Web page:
Acts 2:1-24

Sermon Overview

In this sermon, Pastor Aaron will emphasize that Jesus Christ is Lord and Savior. Since this is true, Peter calls for a response to this Jesus. Will we respond in repentance and faith or in unbelief. Pastor Aaron’s desire for this sermon is to clearly articulate the gospel and call for response. In doing this, he will model for us what Peter did in his day and what we are called to do in our day: to be Spirit-empowered witnesses of the gospel of Jesus Christ, sharing this good news where we live, work, and play.

Note: Please know that this section may change to reflect what the pastor emphasizes on Sunday morning, if the discussion guide is revised.

Prompt Questions

  • Was there anything that stood out to you in the pastor’s sermon? Are there any clarifying questions that you may have regarding the sermon?
  • How have you been seeking to apply the sermon in your own life this week? Or, what is one way that you can apply the sermon to your life this week?
  • What was the take away from the sermon for you? If you had to sum up the main idea of the sermon in one sentence, what would it be? What main themes do you see in the text and did you hear in the sermon?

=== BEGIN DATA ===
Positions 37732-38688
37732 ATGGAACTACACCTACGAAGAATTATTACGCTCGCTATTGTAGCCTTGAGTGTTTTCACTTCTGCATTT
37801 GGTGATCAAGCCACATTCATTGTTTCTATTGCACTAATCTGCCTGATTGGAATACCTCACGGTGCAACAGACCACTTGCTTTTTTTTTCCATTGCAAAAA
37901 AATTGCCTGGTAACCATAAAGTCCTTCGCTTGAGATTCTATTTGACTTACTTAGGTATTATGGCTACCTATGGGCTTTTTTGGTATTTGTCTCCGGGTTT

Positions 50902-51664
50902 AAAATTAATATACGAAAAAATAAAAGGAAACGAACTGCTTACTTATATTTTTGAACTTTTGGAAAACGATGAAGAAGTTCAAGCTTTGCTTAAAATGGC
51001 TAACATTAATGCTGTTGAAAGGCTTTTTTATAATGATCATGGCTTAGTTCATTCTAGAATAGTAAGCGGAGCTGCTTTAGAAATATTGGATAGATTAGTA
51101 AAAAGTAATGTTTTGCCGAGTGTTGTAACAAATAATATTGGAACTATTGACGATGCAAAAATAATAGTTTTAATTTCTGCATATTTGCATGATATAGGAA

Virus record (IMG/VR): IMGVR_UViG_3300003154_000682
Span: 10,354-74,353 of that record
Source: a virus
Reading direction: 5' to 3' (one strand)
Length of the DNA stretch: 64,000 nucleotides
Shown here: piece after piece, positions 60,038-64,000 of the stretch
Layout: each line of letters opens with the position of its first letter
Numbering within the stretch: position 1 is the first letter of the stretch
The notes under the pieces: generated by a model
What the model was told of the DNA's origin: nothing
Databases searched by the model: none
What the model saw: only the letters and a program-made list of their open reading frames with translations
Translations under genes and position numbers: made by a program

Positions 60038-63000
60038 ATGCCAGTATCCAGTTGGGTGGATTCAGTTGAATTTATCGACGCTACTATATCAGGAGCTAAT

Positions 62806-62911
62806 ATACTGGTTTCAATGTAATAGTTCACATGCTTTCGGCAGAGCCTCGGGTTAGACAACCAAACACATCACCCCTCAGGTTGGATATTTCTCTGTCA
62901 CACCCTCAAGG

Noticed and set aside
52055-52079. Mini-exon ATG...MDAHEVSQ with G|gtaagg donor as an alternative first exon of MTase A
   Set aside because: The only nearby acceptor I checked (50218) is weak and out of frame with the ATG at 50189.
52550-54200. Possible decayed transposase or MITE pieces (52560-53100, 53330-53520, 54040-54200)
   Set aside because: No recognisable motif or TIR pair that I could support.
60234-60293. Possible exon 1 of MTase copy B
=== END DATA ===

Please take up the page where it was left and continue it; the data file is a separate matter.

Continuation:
• How have you seen God at work this week in your life and in the lives of those around you? How has God been working in you this week through His Word, through prayer, through the body of Christ, and through service/evangelism? What were the highlights and lowlights of your week? How can we be praying for you specifically?

Observation/Interpretation Questions

Note: Please do not feel compelled to get through every one of these questions. I have given them in hopes that they will drive us back to the text so that we may diligently search the Scriptures as the Bereans did (Acts 17:10-15). These questions will give us a grasp of what the text says/means so that we can apply the text to our lives. I would encourage you to spend the majority of your time on application questions so that we can become “doers of the Word and not hearers only” (James 1:22).

What is the context of Acts 2?